The lid is sloped for water runoff. It is hinged across the back to allow for full opening. This allows for easy generator inspection and fueling from the top. At the moment, the lid can be held open by hand or a length of 2×2. Given the lid’s weight, I am in the process of securing some lift assists (spring or gas-loaded) to make it easier and hands-free. As a matter of practice, when the generator is running, I do prop the lid up slightly (say, 2-inches or so) to help with airflow and heat dissipation.
Other features of the box include: overhangs above the doors and vents, and drip edges at the bottom of the front door and around the base of the unit. These serve to shed water away and prevent it from entering the box. Aluminum screened vents near the top of the back and right hand side wall. These serve to both enhance air flow through the unit while running but also ensure adequate airflow when the box is closed up. If we happen to experience some extreme cold conditions, I have insulated vent covers ready to insert from the inside.
All doors, vents, and the lid are also wrapped in waterproof gasket material of varying thicknesses and widths, depending on location. The box consumed over 500 stainless steel screws, while the pressure-treated base / floor took about 80 coated deck screws. Most (if not all) hardware is Stanley Exterior / Lifespan or Weathergard series, mounted using stainless steel screws (versus what they come with). The (blue) padlocks are Lee Valley’s “weather-resistant” locks (product number 00F25.01). Most exterior, mating surfaces (e.g. drip edges ./ overhangs) are caulked with either beige or clear silicone.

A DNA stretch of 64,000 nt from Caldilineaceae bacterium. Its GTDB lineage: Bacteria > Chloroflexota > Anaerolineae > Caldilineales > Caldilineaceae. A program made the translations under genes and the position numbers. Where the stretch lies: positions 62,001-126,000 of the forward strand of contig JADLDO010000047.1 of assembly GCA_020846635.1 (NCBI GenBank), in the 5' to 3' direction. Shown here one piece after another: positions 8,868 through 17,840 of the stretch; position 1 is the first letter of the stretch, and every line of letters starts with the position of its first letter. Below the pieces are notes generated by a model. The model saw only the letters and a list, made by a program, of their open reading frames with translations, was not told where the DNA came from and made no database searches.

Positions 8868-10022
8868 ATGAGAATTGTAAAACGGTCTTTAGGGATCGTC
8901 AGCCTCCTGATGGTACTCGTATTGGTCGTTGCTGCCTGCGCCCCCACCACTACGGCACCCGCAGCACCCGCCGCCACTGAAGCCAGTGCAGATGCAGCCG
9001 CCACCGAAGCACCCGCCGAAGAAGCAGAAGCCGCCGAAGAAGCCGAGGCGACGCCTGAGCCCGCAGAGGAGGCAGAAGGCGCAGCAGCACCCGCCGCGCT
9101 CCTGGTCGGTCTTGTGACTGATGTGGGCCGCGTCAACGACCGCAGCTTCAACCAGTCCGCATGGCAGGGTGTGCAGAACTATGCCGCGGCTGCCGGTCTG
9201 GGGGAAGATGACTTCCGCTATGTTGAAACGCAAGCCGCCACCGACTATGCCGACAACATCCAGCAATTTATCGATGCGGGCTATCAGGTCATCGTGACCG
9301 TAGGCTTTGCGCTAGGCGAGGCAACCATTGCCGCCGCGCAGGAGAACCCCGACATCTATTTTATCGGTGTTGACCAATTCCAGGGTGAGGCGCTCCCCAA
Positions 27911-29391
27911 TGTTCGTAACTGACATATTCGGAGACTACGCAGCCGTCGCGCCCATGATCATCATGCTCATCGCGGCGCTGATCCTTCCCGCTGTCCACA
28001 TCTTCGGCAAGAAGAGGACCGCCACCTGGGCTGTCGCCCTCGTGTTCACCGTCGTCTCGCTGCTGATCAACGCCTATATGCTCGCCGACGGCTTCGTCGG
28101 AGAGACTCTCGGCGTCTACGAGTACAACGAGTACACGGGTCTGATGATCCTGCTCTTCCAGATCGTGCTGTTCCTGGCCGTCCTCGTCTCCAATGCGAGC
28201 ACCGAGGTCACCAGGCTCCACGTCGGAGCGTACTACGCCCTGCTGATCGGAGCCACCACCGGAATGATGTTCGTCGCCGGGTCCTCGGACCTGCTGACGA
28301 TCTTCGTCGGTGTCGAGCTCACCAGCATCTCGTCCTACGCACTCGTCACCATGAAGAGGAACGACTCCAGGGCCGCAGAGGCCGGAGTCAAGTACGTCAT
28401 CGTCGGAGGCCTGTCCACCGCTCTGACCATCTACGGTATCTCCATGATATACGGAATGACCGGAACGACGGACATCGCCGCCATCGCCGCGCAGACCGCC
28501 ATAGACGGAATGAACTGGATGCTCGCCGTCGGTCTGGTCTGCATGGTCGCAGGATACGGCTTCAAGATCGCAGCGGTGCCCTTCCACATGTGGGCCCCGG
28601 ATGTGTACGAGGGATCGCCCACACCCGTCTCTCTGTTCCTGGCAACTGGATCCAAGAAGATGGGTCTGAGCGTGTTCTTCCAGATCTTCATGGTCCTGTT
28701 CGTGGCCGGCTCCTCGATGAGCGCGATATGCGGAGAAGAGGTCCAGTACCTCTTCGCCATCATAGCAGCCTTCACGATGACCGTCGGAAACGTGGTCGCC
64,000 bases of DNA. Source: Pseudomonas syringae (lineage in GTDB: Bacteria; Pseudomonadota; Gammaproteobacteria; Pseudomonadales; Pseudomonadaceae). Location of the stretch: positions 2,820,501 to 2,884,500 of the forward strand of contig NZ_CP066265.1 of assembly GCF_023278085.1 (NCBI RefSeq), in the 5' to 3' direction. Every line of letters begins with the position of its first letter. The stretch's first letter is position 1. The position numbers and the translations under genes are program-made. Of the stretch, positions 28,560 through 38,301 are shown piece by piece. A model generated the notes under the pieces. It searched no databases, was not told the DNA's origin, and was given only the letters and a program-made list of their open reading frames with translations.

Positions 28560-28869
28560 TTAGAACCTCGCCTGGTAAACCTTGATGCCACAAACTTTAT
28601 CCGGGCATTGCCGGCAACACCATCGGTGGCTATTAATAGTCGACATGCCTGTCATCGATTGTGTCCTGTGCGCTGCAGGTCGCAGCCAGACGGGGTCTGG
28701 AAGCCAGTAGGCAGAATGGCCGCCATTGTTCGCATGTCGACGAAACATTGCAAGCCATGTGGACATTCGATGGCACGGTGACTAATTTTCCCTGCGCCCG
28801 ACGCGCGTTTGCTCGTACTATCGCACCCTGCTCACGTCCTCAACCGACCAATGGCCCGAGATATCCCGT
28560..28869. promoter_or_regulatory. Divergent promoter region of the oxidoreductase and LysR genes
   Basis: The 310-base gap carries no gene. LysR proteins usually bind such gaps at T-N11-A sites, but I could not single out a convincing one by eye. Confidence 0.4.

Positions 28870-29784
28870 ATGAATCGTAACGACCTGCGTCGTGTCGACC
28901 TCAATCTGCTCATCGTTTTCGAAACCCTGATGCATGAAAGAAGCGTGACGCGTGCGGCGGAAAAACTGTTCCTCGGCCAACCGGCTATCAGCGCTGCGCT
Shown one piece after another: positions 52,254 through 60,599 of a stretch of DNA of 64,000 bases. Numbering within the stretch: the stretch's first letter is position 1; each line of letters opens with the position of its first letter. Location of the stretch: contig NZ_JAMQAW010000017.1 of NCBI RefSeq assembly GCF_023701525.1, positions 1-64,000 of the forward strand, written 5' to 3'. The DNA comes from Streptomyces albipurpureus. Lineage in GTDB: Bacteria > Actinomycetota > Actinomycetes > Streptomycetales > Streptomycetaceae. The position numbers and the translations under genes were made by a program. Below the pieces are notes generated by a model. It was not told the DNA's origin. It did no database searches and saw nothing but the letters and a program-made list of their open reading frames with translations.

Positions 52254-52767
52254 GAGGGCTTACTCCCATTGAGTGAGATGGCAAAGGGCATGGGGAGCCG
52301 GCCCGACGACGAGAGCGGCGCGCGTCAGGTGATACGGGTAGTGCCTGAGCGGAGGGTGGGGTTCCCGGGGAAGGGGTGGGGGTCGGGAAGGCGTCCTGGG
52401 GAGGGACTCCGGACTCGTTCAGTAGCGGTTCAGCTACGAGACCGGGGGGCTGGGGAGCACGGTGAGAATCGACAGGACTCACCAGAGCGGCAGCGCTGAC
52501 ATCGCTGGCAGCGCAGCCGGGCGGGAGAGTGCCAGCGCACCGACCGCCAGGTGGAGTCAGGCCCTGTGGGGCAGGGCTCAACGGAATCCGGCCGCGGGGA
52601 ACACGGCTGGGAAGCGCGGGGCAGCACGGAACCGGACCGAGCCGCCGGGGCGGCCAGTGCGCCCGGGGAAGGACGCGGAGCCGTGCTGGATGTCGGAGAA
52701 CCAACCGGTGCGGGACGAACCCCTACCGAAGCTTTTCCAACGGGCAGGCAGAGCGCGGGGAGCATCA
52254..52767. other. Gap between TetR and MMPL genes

I did not track the number of hours I put into this project over the 14-months or so that it sat in the middle of my shop. I worked on it between various other projects. The entire unit has to weigh several hundred pounds. To move and install it outside, I had to break it down to the base, 4 walls and lid, and re-assemble in its final resting place. After ensuring it was well-seated into a bed of crushed gravel, level and aligned with the power feed into my crawlspace, the generator was introduced to its new home.